How to Overcome Investment Risks as a Woman

Recent studies have shown that women outperform men as investors. They are also likely to save more in their workplace retirement accounts, individual retirement accounts and brokerage accounts. The one area where women fall short of men is in their confidence to invest effectively, according to a study released by Fidelity Investments in May 2017.

Women have demonstrated that they have the knowledge to be good investors. But in order to become better investors, women need to be confident enough in themselves and their ability to take investment risks.

Why Women Lack Confidence About Money

More young women obtain college diplomas compared to men, and women are increasingly fulfilling the role of family breadwinner. Yet, women still face a number of financial hurdles that impact their confidence.

Gender Wage Gap

The glass ceiling still exists, with women facing a 22% wage gap, according to the U.S. Department of Labor. Lower earnings naturally translate into lower savings potential. (For related reading, see: Why Women Retire with Less Money.)

Lower Paying Occupations

In addition to the persistent wage gap, women tend to pursue lower paying jobs in fields like health and education.

Caregiver Responsibilities

Flexibility is often a key variable when it comes to women’s career paths. Women are twice as likely to assume caregiver roles, resulting in potential earnings gaps as they tend to the needs of children and elders (often simultaneously, as the sandwich generation becomes more prevalent).

Single Parenthood

A significant rise in families headed by single women compounds matters, with only one paycheck to support the family. According to the U.S. Census Bureau, 23% of households were headed by single women in 2016, compared to only 8% in 1960.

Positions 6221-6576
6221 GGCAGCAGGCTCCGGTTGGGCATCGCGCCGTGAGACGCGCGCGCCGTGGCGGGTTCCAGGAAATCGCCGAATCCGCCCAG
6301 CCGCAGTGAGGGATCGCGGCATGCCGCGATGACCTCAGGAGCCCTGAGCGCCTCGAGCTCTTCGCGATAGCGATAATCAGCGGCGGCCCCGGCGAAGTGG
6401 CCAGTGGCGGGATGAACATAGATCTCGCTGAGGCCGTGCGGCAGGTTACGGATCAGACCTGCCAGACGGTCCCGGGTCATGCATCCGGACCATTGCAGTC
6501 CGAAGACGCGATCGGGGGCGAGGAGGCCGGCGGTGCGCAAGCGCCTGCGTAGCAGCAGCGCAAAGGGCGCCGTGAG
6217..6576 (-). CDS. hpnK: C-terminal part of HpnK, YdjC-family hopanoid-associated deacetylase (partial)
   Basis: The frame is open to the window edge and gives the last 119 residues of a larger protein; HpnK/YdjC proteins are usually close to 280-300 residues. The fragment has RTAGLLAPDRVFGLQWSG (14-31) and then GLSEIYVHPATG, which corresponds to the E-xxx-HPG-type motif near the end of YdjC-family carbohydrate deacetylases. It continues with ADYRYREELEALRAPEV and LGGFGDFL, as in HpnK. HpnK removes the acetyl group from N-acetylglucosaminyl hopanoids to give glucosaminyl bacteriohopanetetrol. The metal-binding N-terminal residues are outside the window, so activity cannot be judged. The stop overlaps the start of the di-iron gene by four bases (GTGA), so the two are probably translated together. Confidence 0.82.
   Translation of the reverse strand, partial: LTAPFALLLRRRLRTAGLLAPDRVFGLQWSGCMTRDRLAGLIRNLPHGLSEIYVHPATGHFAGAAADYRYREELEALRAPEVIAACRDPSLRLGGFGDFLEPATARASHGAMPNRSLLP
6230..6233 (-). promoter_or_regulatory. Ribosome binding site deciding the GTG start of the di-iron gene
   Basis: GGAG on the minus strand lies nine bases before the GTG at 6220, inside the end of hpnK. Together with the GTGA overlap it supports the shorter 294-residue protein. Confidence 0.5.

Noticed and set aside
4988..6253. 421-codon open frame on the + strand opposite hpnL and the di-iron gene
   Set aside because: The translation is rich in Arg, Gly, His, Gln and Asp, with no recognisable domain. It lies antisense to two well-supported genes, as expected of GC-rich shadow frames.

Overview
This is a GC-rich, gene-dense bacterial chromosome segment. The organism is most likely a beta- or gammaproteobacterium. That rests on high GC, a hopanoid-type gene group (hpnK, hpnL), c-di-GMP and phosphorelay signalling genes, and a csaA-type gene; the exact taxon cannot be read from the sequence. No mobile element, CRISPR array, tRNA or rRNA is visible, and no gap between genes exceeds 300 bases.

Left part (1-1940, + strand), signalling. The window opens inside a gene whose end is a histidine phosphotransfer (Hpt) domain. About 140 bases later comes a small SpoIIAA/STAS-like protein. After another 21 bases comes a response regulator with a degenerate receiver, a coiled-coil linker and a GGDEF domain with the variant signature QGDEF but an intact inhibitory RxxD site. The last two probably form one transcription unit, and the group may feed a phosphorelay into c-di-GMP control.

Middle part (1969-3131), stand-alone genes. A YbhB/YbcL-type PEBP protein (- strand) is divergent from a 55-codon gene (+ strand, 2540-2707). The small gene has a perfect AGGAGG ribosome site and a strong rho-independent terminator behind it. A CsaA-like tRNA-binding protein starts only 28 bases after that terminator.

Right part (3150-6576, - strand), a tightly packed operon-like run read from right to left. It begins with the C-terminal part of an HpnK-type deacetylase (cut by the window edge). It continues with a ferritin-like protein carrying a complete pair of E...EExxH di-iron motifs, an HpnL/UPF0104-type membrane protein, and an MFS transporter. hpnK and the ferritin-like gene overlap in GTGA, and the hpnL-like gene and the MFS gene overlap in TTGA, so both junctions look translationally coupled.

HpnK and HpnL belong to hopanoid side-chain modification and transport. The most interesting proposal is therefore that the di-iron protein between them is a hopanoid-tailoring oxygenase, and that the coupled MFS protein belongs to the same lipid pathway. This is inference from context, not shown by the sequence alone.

Social Stigma

There’s also a lingering social stereotype that men are better at managing money, despite evidence suggesting otherwise.

Lower-Risk Investments Rewarded Women in Recent Years

The Fidelity study in 2017, and other studies, show that women outperformed men in investment performance during recent years. The results illustrate several interesting factoids, notably pertaining to risk tolerance.

Women Are More Conservative

The Fidelity study, like other studies, revealed that women were slightly more conservative in their investment posture, with less exposure to stocks.

Women Utilize More Age-Based Investments

Women also gravitated more toward age-based asset allocation funds, versus picking their own investments. While these funds have merits, they can be expensive, because they’re often an amalgamation of funds that entail a layer of fees. Furthermore, age is only one variable to consider when determining an appropriate investment approach.

Women Trade Less Frequently

They opted to buy and hold, in part due to a preference for asset allocation funds that adopt a long-term approach. Conversely, men were more apt to jockey the markets, which can prove both dangerous (as repeatedly shown in market studies), and expensive in terms of trading fees.

Are Lower-Risk Investments a Smart Choice?

The fact that women outperformed men with more conservative investment portfolios begets the question of whether it’s wise to accept investment risk. The past several years in the investment markets have presented an anomaly between stock and bond investment returns. U.S. stocks have significantly outperformed bonds over extended periods of time. However, this hasn’t held true in recent years, as shown below.

 

                                                            U.S. Stocks                   U.S. Bonds

            1926 through 2016                    10.2%                             5.4%

            2000 through 2016                      5.0%                             5.2%

 

Stocks underwent two turbulent downturns in the past two decades, bruising average returns and shaking investor confidence. As a result, more conservative investors were rewarded in recent years. However, we don’t know if these years, or if longer historical periods, will be indicative of the future.

If longer-term averages prevail, where stock investors are more handsomely rewarded, conservative investors, including women, could fall short in their investment performance. (For related reading, see: Financial Solutions for Young Women.)